During closing arguments, Gerrie Nel also harshly criticised the legal team of the double-amputee, saying it floated more than one theory about what happened on the night he shot Reeva Steenkamp through a closed toilet door in his home.
He said defence lawyers had argued that Pistorius acted in self-defence, fearing an intruder was in the house, but also raised the possibility that he was not criminally responsible, accidentally shooting Ms Steenkamp because he was "startled".
"It's two defences that you can never reconcile," Mr Nel said as Pistorius sat behind him in the dock. The once-celebrated athlete appeared calm, in contrast to some past occasions during which he retched and wailed in apparent distress.
The fathers of the Olympic runner and Ms Steenkamp, a model and television personality, were in the Pretoria courthouse for the first time since the trial began in early March.
They sat at opposite ends of a long bench in the gallery. Pistorius is said to be estranged from his father, Henke, and Ms Steenkamp's father, Barry, has been ill.
Pistorius's older brother Carl, who has regularly attended court sessions, is in an intensive care unit in a South African hospital after a serious car crash last week.
Barry Roux, the chief defence lawyer, listened and checked files as Mr Nel spoke for hours, occasionally urged by Judge Thokozile Masipa to speed up.
Mr Roux will present his final arguments today before the judge adjourns the trial to deliberate with two assistants on a verdict.
The prosecution has argued that Pistorius intentionally shot Ms Steenkamp before dawn on February 14 last year after a quarrel. The defence has contended that he fired by mistake, thinking he was about to be attacked by an assailant in the toilet and that Ms Steenkamp was in the bedroom.
Mr Nel said it was improbable that the athlete rushed with his gun to investigate a purported sound in the bathroom without first trying to talk to Ms Steenkamp and confirm she was safe.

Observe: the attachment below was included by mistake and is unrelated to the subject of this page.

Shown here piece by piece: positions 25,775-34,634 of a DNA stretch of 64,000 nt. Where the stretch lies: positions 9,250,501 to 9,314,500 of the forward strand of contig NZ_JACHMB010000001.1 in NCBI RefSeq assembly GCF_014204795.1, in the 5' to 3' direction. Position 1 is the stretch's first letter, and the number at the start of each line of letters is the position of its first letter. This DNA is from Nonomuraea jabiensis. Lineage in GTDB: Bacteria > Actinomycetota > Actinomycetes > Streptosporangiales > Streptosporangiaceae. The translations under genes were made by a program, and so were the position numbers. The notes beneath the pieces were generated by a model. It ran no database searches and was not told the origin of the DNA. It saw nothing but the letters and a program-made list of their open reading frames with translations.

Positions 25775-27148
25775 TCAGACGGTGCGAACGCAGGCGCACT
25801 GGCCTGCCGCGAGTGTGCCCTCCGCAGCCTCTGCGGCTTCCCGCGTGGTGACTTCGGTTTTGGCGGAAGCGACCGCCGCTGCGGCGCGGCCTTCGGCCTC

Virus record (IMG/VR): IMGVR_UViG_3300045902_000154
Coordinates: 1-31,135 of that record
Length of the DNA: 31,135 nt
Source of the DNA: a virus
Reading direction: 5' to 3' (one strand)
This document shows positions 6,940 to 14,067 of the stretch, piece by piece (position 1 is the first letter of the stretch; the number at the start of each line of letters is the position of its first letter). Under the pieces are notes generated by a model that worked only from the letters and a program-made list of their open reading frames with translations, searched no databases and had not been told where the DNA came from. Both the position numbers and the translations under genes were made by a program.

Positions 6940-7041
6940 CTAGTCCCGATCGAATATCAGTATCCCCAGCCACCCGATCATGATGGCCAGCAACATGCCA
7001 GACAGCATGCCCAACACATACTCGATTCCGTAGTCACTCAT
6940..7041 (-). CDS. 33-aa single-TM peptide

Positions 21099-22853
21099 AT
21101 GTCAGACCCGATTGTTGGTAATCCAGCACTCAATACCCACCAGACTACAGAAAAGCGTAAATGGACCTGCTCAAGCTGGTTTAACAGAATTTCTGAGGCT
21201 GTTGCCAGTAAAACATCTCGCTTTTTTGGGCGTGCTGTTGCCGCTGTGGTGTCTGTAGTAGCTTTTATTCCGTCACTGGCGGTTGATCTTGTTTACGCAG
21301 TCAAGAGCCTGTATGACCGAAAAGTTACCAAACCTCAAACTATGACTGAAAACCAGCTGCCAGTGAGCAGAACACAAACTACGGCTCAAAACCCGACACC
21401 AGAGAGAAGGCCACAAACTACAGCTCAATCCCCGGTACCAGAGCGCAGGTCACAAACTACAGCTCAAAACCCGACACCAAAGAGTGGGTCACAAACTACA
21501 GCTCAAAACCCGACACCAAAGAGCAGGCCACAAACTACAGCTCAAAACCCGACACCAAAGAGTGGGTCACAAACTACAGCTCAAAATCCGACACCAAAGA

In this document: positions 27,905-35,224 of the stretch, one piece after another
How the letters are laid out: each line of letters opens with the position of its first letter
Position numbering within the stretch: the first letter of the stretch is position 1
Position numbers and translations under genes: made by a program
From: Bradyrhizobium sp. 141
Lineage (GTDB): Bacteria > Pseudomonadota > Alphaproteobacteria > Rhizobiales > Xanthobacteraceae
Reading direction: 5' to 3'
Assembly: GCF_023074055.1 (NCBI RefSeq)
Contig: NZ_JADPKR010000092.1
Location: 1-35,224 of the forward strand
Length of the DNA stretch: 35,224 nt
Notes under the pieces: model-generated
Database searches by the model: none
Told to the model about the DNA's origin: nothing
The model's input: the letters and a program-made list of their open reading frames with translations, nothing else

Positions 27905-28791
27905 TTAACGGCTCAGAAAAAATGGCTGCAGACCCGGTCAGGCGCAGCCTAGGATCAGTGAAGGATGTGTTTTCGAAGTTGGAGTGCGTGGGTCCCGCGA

"We cannot argue that he was the worst witness ever, that honour belongs to someone else," said the prosecution's written argument. "The accused was, however, demonstrably one of the worst witnesses ever encountered."
The prosecution said Pistorius "used well-calculated and rehearsed emotional outbursts to deflect the attention and avoid having to answer questions".
A psychologist who examined Pistorius during a court-ordered observation period concluded he was severely traumatised and could become an increasing suicide risk unless he continued to receive mental health care.
In addition to the murder charge, Pistorius faces three separate gun-related charges. He has pleaded not guilty to them all.
Because South Africa has no trial by jury, Judge Masipa will decide whether Pistorius committed murder, is guilty of a negligent killing, or if he made a tragic error and should be acquitted.
The runner faces 25 years to life in prison if convicted of premeditated murder, and would also be sent to prison for years if found guilty of murder without premeditation or culpable homicide.
Mr Roux began his final arguments before Judge Masipa postponed proceedings until today.
He noted some of the evidence at the scene, which Mr Nel referred to, had been moved around by investigators. "We're not talking about a conspiracy," Mr Roux said, calling it unintentional.
He also noted that Hilton Botha, the former chief investigating officer in the case, had acknowledged mistakes in police procedure but was not called by the state as a trial witness.